Death Penalty Scrutinized: Court Halts Missouri Physician-Overseen Lethal Drug Execution; Ten States Suspend Executions
The death penalty has come under renewed scrutiny nationwide with nine states suspending executions by lethal injection. Serious questions have been raised both as to Eighth Amendment concerns of excessive pain during this allegedly anesthetized procedure, as well as how to administer anesthetics lawfully without employing a physician-anesthesiologist [whose professional oath disallows intentionally killing patients]. The ethical questions for physicians have merged with increasing national disaffection with the death penalty in activist movements to simply end such state-sanctioned killing. Indeed, only 114 new death sentences were handed down nationally in 2006 and only 53 executions took place. While states remain free to enact death penalty statutes, they are yet subject to federal Eighth Amendment oversight. The resulting dilemma, coupled with the bogging-down of death sentences in protracted appeals often running over 20 years, has put the issue into the national spotlight (e.g., the Washington, D.C.-based National Coalition to Abolish the Death Penalty (NCADP)).
Federal Court Intercedes In Missouri
A “secret” Missouri surgeon who has supervised 54 prisoner executions had his cover pulled and suffered immediate peer criticism, court restriction, and a media barrage. In tension were the Hippocratic Oath of doctors to sustain the life of their patients, physician oversight of the dirty work of Missouri Department of Corrections’ (MDOC) executions, and prisoners’ rights to be free from cruel and unusual punishment. The doctor unavailingly attempted to distance himself by merely setting up the lethal injection execution mechanism, while employing a non-doctor assistant to start the flow of drugs.
He defensively answered reporters’ questions, “Read my lips. I don’t do them.” But the details came out in a U.S. District Court case, in a challenge to allegedly unconscionable pain suffered during botched executions, wherein the court found the shaky process so troubling that it ordered lethal injections halted.
Dr. Alan R. Doerhoff, 62, has been a contract general surgeon with MDOC since 1969. But on the outside, his checkered career netted him at least 20 malpractice suits, and his failure to properly disclose these suits led to his loss of medical practice privileges at two Missouri hospitals. In 1989, when MDOC switched to lethal injection for its executions, Dr. Doerhoff became MDOC’s consultant. In 1995, as a permanent contractor with MDOC, he devised revised execution procedures when a bungled injection due to collapsed veins on drug-addict prisoner Emmitt Foster lasted 30 minutes.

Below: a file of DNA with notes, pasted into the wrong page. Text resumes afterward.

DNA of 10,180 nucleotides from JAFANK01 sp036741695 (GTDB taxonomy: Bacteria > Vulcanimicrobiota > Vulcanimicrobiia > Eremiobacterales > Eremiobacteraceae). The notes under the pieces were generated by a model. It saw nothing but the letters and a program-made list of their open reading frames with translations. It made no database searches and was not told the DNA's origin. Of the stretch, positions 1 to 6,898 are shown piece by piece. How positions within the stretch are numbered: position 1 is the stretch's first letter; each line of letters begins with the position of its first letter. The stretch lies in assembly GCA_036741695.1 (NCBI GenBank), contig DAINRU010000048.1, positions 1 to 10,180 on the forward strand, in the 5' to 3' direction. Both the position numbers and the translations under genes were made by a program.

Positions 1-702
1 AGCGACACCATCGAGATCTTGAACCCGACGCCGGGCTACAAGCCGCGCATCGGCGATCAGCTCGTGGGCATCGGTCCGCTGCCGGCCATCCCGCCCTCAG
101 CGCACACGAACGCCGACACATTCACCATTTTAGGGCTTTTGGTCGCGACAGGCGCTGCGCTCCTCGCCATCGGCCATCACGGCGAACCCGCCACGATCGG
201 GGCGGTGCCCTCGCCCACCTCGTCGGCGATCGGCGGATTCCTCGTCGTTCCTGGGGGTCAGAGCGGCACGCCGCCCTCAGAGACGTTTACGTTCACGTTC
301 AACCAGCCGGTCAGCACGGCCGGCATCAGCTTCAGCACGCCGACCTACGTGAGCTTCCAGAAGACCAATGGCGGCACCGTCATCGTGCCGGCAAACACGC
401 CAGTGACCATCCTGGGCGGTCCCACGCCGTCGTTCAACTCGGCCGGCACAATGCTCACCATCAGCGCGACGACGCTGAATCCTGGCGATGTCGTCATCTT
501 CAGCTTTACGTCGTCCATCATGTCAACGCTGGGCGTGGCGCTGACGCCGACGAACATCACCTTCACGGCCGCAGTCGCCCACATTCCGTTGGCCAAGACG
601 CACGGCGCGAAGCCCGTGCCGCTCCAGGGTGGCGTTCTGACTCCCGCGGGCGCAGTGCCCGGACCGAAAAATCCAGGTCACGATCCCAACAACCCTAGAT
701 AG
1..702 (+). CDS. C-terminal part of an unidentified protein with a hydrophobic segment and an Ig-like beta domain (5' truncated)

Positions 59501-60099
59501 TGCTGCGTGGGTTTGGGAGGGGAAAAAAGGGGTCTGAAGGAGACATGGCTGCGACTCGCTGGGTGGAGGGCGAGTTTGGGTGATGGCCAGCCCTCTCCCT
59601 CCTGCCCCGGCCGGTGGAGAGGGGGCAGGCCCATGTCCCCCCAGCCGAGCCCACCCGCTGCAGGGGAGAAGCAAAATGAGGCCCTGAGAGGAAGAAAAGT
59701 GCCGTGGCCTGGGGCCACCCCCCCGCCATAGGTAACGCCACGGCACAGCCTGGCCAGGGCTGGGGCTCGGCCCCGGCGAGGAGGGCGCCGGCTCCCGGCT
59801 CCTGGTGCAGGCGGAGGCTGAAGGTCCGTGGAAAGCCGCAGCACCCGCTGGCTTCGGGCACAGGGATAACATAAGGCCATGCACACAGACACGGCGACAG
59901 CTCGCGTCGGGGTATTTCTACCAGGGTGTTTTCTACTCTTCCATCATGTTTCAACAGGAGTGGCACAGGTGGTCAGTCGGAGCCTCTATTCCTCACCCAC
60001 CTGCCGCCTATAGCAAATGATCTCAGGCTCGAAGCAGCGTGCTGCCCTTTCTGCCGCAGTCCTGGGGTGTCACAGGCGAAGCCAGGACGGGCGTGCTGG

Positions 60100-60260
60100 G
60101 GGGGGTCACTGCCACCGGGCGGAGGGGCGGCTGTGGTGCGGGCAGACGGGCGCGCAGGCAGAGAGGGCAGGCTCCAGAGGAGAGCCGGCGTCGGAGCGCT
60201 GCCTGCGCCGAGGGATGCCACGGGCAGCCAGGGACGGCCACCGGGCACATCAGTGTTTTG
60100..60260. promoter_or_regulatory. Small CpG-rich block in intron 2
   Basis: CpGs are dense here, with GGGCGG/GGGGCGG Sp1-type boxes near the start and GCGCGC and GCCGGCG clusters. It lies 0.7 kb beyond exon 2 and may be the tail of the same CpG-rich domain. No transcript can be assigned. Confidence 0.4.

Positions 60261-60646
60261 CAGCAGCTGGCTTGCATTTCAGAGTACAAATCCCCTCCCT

The matter came to light during an appeal by condemned Missouri murder-rapist Michael Taylor, who had challenged the execution procedure as cruel and unusual punishment. A review of execution logs revealed that Dr. Doerhoff’s anesthesia preparations were often only half the required strength. Dr. Doerhoff was called to testify, but did so from behind a screen to protect his identity. Missouri Attorney General Jay Nixon said Doerhoff’s identity had to be kept secret for the doctor’s safety. But this ploy fell apart when facts surrounding Doerhoff’s malpractice history, his official reprimands from the Missouri Board of Healing Arts, and his loss of privileges at two Missouri hospitals -- events allegedly not truthfully reported to MDOC -- exposed his identity. Taylor’s lawyers challenged Dr. Doerhoff’s ethics by bringing up a 1995 lawsuit by a woman patient who claimed Doerhoff was having sex with her while she was under his care, whereupon he performed an operation to restore her virginity and gave her an abortion in a hotel room.
In January 2006, U.S. District Judge Fernando Gaitlan rejected Taylor’s appeal. But three months later, the U.S. Supreme Court agreed to hear such concerns in another case, landing Taylor back in Gaitlan’s court. There, the court became concerned over Dr. Doerhoff’s admitted dyslexia. Gaitlan ordered MDOC to use Board-certified anesthesiologists and to overhaul its execution procedures. In July 2006, MDOC told the court they had made the changes, but could not find a willing anesthesiologist to participate. The court found the revised procedures were “an improvement,” but said there were still “inadequacies with the personnel required to monitor and oversee” the death penalty.
As to Dr. Doerhoff’s future following the recent media blitz, he lamented, “nobody is going to hire me. It’s poisoned my career.”
Federal Court Orders Improved California Procedure